Still not quite sure what to make of it. The book is one of those far-out, associative psychology texts (not Campbellian or Freudian, but in the manner of Freud or Joseph Campbell) that makes very broad claims with little-to-no proof. It's a style that doesn't really seem to be as popular now as it was in the 20th century. Nowadays, I think that books like this are looked down upon, since they're quite frequently, well, wrong.
This book is, in short, about how much of human behavior is motivated by the human desire to somehow evade our own knowledge of the fact that we're eventually going to die.
I think the book is pretty worthwhile. It seems to describe life and the mind in a way that feels realistic to me. I wonder, though, about two things: a) Is this really such a terrible situation? and b) Is there any escape from it?
Most books about the human condition seem to start from the baseline assumption that it sucks. But I'm not sure the data backs them up on that. Most people (even poor people, disabled people, oppressed people) claim to be fairly happy. They could all be lying, of course, but what if they're not?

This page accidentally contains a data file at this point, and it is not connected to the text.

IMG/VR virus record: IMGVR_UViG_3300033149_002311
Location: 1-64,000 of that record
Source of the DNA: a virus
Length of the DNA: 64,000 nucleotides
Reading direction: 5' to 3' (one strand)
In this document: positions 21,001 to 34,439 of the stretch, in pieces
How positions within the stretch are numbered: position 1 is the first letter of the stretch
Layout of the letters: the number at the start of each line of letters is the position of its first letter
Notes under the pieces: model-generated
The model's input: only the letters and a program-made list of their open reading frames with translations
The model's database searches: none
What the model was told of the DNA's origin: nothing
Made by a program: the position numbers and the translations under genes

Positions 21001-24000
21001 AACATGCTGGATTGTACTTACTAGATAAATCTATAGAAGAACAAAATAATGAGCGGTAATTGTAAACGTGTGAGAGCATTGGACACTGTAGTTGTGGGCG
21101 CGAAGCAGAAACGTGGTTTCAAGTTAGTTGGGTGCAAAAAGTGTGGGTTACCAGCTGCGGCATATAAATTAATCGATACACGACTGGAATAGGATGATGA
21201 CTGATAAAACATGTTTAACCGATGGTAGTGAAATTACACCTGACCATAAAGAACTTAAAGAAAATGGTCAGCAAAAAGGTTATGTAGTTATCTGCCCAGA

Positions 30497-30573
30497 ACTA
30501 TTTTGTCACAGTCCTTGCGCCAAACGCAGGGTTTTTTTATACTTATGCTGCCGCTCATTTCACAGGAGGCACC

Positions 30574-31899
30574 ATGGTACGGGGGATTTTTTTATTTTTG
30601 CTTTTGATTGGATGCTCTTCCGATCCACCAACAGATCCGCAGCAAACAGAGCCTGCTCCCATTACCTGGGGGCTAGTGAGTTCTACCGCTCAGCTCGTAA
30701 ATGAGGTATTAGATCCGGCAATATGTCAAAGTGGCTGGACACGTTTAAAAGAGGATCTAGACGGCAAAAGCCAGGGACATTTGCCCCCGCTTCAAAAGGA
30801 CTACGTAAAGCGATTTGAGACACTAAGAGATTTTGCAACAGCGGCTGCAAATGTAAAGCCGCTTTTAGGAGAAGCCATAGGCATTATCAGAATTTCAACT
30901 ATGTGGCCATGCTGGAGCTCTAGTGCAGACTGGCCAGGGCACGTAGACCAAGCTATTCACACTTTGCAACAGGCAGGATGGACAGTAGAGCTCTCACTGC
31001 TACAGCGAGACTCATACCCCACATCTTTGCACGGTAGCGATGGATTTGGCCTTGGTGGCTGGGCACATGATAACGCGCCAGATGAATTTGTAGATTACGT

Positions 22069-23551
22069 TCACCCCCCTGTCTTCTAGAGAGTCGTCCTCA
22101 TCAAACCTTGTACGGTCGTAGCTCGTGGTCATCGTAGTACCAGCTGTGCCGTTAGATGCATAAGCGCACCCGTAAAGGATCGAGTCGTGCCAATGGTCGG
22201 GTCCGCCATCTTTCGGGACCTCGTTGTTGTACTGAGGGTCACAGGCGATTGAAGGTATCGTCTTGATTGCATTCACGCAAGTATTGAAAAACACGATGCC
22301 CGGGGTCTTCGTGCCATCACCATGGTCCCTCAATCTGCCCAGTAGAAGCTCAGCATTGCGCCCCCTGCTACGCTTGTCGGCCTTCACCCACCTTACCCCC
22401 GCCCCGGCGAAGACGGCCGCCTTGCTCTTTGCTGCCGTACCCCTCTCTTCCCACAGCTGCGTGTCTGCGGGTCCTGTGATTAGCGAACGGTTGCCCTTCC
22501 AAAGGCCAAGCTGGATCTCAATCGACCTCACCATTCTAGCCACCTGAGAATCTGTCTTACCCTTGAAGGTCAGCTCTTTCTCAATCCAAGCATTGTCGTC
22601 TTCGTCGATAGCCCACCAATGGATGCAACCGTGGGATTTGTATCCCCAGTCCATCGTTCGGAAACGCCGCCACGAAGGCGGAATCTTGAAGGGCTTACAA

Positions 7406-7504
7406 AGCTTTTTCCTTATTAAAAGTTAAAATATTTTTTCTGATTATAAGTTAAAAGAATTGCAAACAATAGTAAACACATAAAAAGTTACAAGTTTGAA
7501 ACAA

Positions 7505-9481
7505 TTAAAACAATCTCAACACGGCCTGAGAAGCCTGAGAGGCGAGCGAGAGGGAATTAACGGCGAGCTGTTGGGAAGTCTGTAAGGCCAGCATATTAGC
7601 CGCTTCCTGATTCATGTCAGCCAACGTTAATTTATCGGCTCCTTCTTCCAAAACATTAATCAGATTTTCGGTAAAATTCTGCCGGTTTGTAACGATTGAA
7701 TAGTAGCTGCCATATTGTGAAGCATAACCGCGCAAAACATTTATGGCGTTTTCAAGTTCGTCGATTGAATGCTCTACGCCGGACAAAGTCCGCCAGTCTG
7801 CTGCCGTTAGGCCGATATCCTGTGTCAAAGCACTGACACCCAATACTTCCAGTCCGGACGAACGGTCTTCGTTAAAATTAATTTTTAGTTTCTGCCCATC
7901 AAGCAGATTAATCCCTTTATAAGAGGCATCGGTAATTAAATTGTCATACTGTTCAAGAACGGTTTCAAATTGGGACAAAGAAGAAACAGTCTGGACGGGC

Personally, I take a somewhat pessimistic view of life and of the human condition, but if I was to look at my own thoughts and emotions and the way that I act, I'd have to say that life most of the time life is pretty good.
I think that's the key difference between psychology and religion (this book straddles the line between both). Psychology assumes that there is a state of proper adjustment and normal functioning that a person can be guided towards. Whereas religion (or secular philosophy, if that's your thing) assumes that our natural state is ignorance and despair, and that we need to be guided towards some state of grace.
And I also wonder whether that state of grace actually exists. Is it possible to be contented and at-peace with the fact of our own death in the way that Becker describes? I don't know. I wonder if that contentment wouldn't just be another form of repression. If a person truly understood the fact that they will someday die, how could they ever be alright with it?